This isn’t a commentary in support or in criticism of a bit of back-in-my-day-ism amongst friends, but rather an explanation as to why today’s learners have a tougher time seeing the value of a college education. At a time when college is a hard sell, it takes a human appeal to communicate the true value of an education. Our campaign for Stetson, “Be Seen,” speaks to potential career outcomes but also to the unique experience of being a Stetson Hatter. And, as of the time of writing, AI still can’t quite express the bliss of wearing flip-flops all through fall term or absconding to the beach after acing a test. Advantage: humans.
The Rise of Trade Schools
According to information gathered by Hubspot, we as a country continue to face active shortages of 500k construction workers, 600k automotive technicians, and as many as 800k manufacturing jobs. These shortages have been well communicated by local and national leaders — with would-be college students heeding the call and flocking to trade schools in droves. The resulting double-digit enrollment increase across vocational programs has eroded away at already anemic traditional college enrollment. And while technical schools are typically a lower-cost alternative to a four-year degree, this change may be as simple as having guaranteed employment upon graduation.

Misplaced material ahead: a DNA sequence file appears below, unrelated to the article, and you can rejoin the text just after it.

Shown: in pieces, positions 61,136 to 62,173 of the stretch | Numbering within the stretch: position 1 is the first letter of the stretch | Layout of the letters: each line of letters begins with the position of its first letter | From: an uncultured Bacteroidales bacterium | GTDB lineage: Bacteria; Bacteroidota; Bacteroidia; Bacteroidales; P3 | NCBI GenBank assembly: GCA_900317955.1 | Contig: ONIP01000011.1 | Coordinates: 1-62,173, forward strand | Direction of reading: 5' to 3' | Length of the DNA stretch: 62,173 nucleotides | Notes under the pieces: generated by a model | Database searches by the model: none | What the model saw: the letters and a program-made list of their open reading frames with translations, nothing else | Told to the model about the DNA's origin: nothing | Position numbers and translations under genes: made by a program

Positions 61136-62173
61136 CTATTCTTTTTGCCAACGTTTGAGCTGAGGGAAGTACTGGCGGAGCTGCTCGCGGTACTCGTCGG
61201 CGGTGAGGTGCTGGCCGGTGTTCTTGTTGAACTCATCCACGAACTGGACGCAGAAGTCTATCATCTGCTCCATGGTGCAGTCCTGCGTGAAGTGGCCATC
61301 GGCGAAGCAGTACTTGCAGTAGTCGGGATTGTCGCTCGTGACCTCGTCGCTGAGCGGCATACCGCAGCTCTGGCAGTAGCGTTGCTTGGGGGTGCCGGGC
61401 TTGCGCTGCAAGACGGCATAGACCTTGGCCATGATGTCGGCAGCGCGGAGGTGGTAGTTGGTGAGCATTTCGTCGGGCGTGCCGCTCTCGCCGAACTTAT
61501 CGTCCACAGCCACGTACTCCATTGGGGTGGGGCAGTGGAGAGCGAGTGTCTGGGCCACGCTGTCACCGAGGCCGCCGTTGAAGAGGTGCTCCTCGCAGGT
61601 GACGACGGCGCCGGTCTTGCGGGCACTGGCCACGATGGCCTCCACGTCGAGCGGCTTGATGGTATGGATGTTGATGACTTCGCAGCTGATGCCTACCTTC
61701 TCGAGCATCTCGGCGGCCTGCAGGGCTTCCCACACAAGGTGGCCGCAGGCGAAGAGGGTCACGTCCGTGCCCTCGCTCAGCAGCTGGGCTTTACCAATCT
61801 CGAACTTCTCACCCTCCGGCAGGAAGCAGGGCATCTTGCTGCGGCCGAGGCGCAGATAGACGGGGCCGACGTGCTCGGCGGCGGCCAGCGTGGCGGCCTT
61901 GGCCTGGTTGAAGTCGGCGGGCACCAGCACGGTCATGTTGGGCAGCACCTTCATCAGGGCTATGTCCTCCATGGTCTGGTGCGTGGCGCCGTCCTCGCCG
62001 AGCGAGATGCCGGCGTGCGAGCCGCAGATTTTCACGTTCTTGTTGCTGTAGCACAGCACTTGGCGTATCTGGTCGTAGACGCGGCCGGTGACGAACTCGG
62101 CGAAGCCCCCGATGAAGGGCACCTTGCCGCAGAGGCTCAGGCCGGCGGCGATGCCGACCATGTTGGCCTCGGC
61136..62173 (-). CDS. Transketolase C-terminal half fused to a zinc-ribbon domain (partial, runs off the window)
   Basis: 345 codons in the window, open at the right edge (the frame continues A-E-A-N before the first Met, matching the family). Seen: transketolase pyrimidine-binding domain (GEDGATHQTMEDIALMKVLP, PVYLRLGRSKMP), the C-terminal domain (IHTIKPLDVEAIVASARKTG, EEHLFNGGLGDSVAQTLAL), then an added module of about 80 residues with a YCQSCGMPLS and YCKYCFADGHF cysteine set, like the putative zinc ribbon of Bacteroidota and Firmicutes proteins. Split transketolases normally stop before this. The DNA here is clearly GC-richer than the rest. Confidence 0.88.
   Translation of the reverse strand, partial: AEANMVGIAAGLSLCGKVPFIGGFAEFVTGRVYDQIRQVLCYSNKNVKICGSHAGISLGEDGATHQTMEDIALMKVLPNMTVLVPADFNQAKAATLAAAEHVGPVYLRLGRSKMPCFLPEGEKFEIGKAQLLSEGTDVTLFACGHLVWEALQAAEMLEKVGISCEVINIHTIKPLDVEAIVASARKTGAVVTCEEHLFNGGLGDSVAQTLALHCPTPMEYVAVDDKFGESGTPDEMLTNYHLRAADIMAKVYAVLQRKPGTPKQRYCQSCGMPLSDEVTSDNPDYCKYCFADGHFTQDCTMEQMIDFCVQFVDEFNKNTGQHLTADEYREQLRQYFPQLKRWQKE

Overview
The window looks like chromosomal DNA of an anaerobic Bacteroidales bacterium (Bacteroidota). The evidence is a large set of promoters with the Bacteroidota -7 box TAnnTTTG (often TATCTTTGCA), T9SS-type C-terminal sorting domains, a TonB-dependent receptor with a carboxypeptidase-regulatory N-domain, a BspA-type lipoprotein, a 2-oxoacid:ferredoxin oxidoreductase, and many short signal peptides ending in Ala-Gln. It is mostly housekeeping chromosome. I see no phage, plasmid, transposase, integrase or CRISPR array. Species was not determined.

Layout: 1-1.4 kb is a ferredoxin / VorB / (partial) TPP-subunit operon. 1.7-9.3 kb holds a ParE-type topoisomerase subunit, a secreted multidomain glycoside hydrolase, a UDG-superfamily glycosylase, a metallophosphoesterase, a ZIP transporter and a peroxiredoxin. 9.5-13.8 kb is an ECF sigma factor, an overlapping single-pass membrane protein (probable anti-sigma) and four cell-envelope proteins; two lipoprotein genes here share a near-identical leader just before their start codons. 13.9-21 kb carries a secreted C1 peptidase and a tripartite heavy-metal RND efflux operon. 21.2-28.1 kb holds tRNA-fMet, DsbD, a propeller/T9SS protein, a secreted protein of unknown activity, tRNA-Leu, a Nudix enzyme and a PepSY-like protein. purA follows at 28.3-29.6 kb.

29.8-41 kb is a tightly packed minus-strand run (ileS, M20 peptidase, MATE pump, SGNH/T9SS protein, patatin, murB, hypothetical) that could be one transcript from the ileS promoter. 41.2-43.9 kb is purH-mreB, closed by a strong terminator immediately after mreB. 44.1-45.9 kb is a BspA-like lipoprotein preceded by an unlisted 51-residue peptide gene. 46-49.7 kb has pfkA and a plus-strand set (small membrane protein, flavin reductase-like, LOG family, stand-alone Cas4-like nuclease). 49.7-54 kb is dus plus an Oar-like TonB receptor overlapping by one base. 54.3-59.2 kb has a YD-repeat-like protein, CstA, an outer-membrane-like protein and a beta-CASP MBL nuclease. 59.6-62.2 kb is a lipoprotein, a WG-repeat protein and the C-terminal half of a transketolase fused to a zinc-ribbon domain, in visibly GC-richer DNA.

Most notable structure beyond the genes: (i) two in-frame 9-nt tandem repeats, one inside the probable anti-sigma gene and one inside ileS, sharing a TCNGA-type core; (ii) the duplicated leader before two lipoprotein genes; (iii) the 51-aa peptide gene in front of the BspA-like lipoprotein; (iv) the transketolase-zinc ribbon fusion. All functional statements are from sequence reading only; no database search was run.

This is where, more than ever, deeply analytical approaches to higher education marketing are required to impress upon the minds of today’s learners. But while AI can process information like post-grad employment statistics, generating reports, and identifying trends, users should exercise caution when feeding corporate data into a generative AI. There are certainly ways around this — but if your organization has not yet established a company-wide AI policy and training module, your data should remain FHEO (for human eyes only).